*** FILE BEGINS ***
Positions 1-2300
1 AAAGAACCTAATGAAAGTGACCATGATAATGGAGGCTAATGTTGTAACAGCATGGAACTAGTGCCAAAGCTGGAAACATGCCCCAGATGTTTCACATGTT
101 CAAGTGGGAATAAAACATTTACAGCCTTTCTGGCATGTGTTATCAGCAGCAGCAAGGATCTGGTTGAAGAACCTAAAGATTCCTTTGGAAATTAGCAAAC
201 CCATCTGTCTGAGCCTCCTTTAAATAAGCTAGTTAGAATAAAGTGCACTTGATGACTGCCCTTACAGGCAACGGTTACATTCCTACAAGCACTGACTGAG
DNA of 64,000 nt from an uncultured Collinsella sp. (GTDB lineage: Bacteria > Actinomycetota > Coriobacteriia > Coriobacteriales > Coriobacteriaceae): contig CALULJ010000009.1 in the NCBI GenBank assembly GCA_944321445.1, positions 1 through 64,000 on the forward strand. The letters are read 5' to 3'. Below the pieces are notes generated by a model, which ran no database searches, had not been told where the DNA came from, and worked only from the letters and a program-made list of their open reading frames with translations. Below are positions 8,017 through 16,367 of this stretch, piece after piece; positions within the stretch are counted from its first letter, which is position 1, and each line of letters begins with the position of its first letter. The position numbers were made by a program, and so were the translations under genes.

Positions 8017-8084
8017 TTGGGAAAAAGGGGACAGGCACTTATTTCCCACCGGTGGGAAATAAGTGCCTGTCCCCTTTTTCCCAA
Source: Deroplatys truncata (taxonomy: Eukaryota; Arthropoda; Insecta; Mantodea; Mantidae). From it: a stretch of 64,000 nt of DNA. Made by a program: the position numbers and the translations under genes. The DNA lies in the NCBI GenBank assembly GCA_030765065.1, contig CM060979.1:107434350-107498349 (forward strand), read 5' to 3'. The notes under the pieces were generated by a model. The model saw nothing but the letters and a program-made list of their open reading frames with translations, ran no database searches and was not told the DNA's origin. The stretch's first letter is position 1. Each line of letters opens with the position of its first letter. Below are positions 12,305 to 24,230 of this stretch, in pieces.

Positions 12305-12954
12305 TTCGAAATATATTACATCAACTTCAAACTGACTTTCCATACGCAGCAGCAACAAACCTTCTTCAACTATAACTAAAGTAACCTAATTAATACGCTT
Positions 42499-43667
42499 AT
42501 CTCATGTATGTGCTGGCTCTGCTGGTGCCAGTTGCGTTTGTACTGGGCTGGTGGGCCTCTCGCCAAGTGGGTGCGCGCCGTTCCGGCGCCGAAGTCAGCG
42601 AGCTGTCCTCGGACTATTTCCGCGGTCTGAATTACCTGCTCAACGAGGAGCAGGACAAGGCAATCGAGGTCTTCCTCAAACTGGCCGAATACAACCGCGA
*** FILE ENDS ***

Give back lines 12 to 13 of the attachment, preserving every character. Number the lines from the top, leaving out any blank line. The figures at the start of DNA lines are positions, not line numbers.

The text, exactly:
42499 AT
42501 CTCATGTATGTGCTGGCTCTGCTGGTGCCAGTTGCGTTTGTACTGGGCTGGTGGGCCTCTCGCCAAGTGGGTGCGCGCCGTTCCGGCGCCGAAGTCAGCG